Model predictive control

Mon 10 Sep 2018 10:00:00 AM EEST

Based on Samuli Toivanen’s Master thesis in Aalto University Building-level heating optimization and control.

Model predictive control (MPC) is an advanced control method that uses identified, explicit process model and knowledge of future disturbances and setpoints, for calculating an optimal control input that minimizes a given (usually quadratic) cost function. Although MPC has originally been developed for use in power plants and petroleum refineries, it has by now been widely applied in other application areas as well. [1]

 

Main ideas

MPC uses an explicit linear or nonlinear model of the plant and knowledge of disturbances and setpoint changes for predicting future control errors. The controlled plant may be SISO (Single Input, Single Output) or MIMO (Multiple Input, Multiple Output). Additional advantage of MPC over traditional control methods is the ability to incorporate operating constraints, for example a minimum and maximum value of control input, in the control system design. [2]

Figure 1: The heating load of the radiator on the right-hand side is significantly larger than that of radiator on the left-hand side, causing discrepancies in the temperatures perceived by the occupants in the room.

In the context of building heating control, slightly different formulations of the cost function (6) are often used. These will be further discussed in Sections 4.5.4 and 4.6. For a linear plant model, (6) - (7) result in a quadratic optimization problem, for which several efficient solvers exist, for example quadprog in MATLAB [3]. It can be noted that without the constraints (7), the calculated optimal control equals to that of the Linear Quadratic Regulator (LQR). [2]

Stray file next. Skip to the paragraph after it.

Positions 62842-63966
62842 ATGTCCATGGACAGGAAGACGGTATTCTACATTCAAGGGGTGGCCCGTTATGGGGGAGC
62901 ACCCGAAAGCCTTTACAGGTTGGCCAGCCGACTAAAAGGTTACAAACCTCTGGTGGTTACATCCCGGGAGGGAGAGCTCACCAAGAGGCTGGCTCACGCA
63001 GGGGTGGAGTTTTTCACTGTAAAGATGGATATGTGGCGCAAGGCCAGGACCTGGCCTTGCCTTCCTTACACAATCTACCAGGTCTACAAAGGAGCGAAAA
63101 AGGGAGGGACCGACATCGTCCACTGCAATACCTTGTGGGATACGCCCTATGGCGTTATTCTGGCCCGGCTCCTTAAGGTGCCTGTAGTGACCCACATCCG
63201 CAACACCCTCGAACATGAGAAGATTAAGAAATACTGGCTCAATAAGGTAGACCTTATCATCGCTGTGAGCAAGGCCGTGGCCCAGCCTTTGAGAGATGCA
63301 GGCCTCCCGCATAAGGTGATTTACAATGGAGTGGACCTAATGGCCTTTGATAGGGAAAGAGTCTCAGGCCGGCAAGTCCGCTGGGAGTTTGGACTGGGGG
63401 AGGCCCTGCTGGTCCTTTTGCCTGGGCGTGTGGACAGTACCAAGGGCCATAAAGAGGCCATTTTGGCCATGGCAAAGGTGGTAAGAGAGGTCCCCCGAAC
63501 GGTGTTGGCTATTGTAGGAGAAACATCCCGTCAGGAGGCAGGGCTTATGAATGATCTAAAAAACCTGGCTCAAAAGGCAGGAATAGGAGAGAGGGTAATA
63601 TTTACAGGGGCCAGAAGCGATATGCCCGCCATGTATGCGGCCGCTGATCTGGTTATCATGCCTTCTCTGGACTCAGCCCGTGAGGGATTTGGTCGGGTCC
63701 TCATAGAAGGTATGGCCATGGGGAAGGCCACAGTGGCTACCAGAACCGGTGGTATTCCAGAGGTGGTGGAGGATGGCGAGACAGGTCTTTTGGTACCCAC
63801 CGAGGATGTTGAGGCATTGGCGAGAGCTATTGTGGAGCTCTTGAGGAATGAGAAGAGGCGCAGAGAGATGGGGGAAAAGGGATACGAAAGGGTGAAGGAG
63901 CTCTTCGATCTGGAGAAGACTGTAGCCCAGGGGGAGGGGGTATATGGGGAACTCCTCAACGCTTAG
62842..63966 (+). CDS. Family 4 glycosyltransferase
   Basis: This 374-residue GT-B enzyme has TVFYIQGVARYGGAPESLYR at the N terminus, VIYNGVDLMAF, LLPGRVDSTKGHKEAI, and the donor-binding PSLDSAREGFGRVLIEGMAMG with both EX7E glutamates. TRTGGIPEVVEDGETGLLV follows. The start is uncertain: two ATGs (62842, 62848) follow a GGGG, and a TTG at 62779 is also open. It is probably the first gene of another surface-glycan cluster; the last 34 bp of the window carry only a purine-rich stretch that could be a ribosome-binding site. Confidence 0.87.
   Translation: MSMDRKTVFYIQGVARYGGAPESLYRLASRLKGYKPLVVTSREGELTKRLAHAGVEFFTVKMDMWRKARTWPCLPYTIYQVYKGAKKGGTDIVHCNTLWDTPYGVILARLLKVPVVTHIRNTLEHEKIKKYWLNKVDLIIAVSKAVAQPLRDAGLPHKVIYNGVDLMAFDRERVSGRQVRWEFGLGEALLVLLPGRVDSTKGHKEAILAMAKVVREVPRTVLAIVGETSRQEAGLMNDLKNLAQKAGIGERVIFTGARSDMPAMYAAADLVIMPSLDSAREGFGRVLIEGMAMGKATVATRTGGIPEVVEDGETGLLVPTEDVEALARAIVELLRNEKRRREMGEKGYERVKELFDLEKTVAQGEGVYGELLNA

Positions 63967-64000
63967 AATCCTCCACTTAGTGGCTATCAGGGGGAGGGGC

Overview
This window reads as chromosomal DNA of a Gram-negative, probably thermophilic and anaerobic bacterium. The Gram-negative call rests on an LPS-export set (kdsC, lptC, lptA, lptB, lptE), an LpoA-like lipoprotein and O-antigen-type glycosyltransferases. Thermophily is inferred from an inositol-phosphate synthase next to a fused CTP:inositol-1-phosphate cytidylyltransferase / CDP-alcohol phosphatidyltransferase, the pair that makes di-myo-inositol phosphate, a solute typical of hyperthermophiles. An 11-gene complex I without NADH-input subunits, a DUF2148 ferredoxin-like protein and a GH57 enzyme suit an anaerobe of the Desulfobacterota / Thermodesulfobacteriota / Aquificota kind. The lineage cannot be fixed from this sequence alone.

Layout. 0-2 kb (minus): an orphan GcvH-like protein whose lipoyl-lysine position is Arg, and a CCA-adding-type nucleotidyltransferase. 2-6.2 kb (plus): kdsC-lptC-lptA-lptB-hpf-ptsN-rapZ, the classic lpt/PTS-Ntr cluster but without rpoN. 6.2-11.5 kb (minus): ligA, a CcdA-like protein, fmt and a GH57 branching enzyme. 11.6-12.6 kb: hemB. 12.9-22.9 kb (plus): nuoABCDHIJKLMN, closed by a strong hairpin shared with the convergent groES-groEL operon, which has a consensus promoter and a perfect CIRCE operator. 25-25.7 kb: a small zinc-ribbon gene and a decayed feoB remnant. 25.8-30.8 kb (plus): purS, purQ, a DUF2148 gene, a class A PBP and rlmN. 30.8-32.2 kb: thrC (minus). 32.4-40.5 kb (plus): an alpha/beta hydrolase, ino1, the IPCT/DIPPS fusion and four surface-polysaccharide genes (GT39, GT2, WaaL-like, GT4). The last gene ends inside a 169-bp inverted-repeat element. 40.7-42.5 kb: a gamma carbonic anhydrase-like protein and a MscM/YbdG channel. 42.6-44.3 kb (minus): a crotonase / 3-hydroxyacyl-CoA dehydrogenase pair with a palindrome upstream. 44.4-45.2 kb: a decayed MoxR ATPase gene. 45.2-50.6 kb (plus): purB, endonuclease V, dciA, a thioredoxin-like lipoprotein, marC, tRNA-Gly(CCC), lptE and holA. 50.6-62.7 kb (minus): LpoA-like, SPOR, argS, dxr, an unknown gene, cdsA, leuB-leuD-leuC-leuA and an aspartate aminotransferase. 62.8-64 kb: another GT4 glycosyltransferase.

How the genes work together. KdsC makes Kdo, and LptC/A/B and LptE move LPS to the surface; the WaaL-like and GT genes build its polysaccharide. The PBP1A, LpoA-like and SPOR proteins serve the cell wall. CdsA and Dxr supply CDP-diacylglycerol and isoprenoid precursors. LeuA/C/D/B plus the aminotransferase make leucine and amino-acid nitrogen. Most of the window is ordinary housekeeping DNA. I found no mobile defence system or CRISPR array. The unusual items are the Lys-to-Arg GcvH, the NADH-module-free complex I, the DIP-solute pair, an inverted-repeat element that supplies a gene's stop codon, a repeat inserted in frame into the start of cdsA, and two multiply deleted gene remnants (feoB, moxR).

Receding horizon

Although an optimal control input is obtained from (6) - (7) for time instants k + 1, k + 2, . . . , k + N, usually only the first control input is applied. When a new measurement arrives at time k + 1, another sequence of control inputs for time instants k +2, k +3, . . . , k +N +1 is obtained from the optimization algorithm. The principle in which only the first control input is applied, and the optimization is executed after every measurement, is referred to as the receding horizon principle. It makes the optimal controller less sensitive to model inaccuracies and allows the derivation of analytical proofs of closed-loop stability, which are omitted here.

 

MPC in buildings

In building automation several factors suggest great potential of MPC over traditional control methods of HVAC systems. Buildings generally have slow dynamics due to insulation and large thermal mass, making it necessary to plan heating in advance (see figure 10). Knowledge of the main disturbances, ambient temperature, solar radiation, occupancy etc. are also readily available. Of special interest has been the use of MPC in load shifting, a key component in smart grids and demand response programs. MPC can also be used to integrate several independent systems (heating, ventilation and air-conditiong) cost-efficiently. [4]

 

Existing implementations of MPC

Some existing implementationsof MPC in building heating control are briefly discussed next and main findings, especially in terms of energy usage and implementational issues are summarized.

Case 1: Czech Technical University, Prague

For heating control MPC has been implemented in a building of the Czech Technical University (CTU) in Prague. The implementation of MPC reduced energy consumption of heating by 17-24% when compared to a weather-compensated controller.

Figure 2: MPC is able to adjust heat supply proactively before a change in ambient temperature, yielding superior performance over standard PID-control and PID with external temperature compensation (PIDc) [4]